Why I will not carry a gun into my classroom

In the aftermath of the Sandy Hooks school shootings a number of politicians, particularly in my home state, have called for allowing public school teachers to be allowed to carry concealed handguns in their classrooms. Political figures like Texas governor Rick Perry argue such a move would empower teachers who legally own guns and are licensed to carry them to protect their students in a attack situation. Texas lieutenant governor David Dewhurst recently called for state funding to support teachers who want to receive firearm training. Before we all open our wallets, or strap a Glock next to them, let us pause and consider what it means to bring weapons in our classrooms.

Without a doubt, teachers have a sacred duty to protect – physically as well as psychologically – their students. We should strive to create safe and orderly classroom environments where students are able to focus on learning and be free from the distractions of bullies, unclear expectations, and their strong, unending desire to post to Facebook in the middle of the school day. When I first began teaching, I thought real classroom authority rested in my ability to raise my voice and be heard above my students; in other words, I was a yeller. A mentor quickly helped me see the power in waiting for total silence before you speak. I now know teachers with the best classroom management rarely raise their voices or become visibly frustrated. They administer consequences with consistency and a smile. Who among us has not learned the almost Jedi-Knight-worthy power of “the teacher look?”

Teachers can play an essential, life-saving role in a school shooting situation  I have written before about those heroic teachers who disarm shooters by persuasion or by physical restraint. We saw this again this past week when a California teacher convinced a 16 year-old boy to lay down his shotgun. But the school shooting story that springs to my mind when I think of arming teachers occurred in my community here in the Rio Grande Valley. Last January, 15 year-old Jamie Gonzales was shot multiple times by school security guards after brandishing a pellet gun at his middle school in Brownsville, Texas. On the one hand the boy’s teachers and family members described his actions as uncharacteristic and expressed shock at the lethal force used by the school security. On the other hand the security guards justify their actions as completely necessary. Who can blame them (except, perhaps, Jamie’s family)? What would you do if you had a gun and a student pointed a weapon at you? But what if you did not have a gun?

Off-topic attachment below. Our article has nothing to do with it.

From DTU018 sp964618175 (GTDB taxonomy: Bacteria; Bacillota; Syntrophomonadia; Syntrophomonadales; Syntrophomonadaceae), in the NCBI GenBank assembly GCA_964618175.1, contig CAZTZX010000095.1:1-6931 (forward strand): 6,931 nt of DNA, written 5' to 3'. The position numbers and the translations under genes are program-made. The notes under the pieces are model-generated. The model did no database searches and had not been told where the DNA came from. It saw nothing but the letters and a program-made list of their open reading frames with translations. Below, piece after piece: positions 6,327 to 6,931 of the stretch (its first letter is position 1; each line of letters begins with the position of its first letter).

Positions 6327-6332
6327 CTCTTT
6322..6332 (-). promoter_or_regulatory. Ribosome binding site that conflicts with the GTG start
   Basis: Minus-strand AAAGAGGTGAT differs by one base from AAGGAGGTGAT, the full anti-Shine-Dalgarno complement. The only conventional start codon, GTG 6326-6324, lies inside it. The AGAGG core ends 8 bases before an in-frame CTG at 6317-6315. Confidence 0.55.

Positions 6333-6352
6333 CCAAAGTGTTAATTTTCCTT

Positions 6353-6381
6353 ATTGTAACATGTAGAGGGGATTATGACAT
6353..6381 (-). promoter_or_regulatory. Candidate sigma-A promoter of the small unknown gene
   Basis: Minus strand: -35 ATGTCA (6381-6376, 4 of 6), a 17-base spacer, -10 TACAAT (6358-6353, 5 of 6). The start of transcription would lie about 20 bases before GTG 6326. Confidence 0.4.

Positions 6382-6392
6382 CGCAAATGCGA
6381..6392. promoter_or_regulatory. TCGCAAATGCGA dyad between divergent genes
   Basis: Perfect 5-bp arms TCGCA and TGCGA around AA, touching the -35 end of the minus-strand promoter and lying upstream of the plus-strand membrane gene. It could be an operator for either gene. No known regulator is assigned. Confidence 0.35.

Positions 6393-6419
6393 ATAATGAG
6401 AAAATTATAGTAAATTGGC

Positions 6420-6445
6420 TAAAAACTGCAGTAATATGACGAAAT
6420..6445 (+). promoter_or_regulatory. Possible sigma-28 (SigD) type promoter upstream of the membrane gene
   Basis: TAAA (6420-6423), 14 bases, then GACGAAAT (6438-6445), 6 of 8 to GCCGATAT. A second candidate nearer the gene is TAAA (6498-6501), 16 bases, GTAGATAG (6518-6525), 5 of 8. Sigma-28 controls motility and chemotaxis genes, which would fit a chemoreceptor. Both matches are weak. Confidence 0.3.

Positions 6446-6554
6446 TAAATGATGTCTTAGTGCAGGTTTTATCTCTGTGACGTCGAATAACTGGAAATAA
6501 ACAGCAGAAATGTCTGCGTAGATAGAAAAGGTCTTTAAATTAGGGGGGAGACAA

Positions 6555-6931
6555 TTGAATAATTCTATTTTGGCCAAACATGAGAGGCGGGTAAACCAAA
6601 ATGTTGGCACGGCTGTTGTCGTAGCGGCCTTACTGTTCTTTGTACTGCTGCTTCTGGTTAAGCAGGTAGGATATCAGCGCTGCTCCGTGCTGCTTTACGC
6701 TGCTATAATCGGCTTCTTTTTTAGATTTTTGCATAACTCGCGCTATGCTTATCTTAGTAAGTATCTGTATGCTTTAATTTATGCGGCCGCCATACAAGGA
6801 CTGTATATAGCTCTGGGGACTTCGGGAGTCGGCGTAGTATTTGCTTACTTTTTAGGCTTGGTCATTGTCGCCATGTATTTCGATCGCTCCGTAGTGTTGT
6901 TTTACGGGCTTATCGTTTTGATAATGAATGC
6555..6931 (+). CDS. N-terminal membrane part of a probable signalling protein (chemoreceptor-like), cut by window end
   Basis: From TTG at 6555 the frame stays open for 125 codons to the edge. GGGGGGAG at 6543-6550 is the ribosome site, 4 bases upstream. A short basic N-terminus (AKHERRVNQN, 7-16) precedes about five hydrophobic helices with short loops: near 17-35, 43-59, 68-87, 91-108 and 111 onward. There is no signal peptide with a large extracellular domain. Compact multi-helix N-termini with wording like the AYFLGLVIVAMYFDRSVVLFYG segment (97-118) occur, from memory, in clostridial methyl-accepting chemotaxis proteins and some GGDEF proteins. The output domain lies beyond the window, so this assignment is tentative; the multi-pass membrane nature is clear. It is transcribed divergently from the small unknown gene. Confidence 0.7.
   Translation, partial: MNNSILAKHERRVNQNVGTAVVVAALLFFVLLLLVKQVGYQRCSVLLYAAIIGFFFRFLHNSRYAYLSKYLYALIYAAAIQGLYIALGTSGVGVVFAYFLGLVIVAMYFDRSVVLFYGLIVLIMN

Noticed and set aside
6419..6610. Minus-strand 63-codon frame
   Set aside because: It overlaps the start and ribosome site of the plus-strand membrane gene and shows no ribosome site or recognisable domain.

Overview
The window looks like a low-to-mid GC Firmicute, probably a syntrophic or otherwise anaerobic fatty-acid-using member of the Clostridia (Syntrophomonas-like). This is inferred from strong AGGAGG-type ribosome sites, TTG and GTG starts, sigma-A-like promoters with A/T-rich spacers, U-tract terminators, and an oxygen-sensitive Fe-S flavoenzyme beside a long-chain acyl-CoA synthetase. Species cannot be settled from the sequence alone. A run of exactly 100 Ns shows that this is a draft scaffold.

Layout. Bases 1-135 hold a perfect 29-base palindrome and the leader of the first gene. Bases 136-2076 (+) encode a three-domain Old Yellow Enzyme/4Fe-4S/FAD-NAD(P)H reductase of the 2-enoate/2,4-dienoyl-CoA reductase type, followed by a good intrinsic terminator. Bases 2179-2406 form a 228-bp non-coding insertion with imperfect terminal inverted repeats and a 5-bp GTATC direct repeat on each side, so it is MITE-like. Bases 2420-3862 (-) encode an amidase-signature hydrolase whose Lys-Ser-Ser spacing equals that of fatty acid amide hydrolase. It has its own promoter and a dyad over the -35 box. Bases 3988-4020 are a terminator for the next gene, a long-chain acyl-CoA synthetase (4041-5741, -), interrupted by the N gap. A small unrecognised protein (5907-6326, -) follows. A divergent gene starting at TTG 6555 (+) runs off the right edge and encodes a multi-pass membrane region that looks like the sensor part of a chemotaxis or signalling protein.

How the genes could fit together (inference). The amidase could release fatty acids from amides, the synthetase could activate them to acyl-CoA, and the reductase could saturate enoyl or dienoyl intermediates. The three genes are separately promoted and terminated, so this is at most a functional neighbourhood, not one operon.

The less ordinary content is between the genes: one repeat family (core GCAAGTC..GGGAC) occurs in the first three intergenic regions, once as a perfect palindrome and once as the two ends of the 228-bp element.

The German-American political theorist Hannah Arendt escaped the Holocaust and witnessed the harrowing testimony against the Nazi officers at the Nürenberg trials. In reflecting on these horrors she wrote “violence is mute.” Even having lived through one of the most horrific moments in human history Arendt specifically rejected the power of violence as impotent. To what extent would a teacher armed with a handgun attempt to talk down a shooter? I worry providing teachers with the option of shooting diminishes their willingness to negotiate with the shooter who is likely a merely child.

Experts seem to agree the incredible fire power used at Sandy Hooks could not have been stopped by handguns. Those who are not calling for tighter gun control focus their attention on the need to identify and provide support for the mentally ill. Regardless whether or not we should ban high capacity magazines and assault weapons or provide weapons training to teachers, we should certainly expect teachers to play a critical role in supporting young men and women with mental illness. However as a teacher my time and resources are overwhelmed by planning lessons, grading, tutoring, supervising, coaching, and other essential tasks that I overlook warning signs. I still feel deeply guilty about one student I taught who clearly exhibited obsessive-compulsive tendencies. He was “different” and “a bit odd” but he made really high grades and seemed functional – until the day he could not get out of bed and come to school. I never saw him again.

Teachers play a critical role in preventing school shootings. But instead of spending money on weapons training let us hire more social workers and licensed councilors to support our overworked educators. Let’s spend money training teachers to recognize the signs of mental illness and provide them with resources to help when needed. Perhaps guns are a necessary tool of school security guards or police but they are a poor fit for teachers. Our sphere of influence is our students’ minds and characters – a gun is ill suited to shaping these precious resources.


2 thoughts on “Why I will not carry a gun into my classroom

  1. Jenny says:

    Maybe you’ve seen this already; it seems relevant here.


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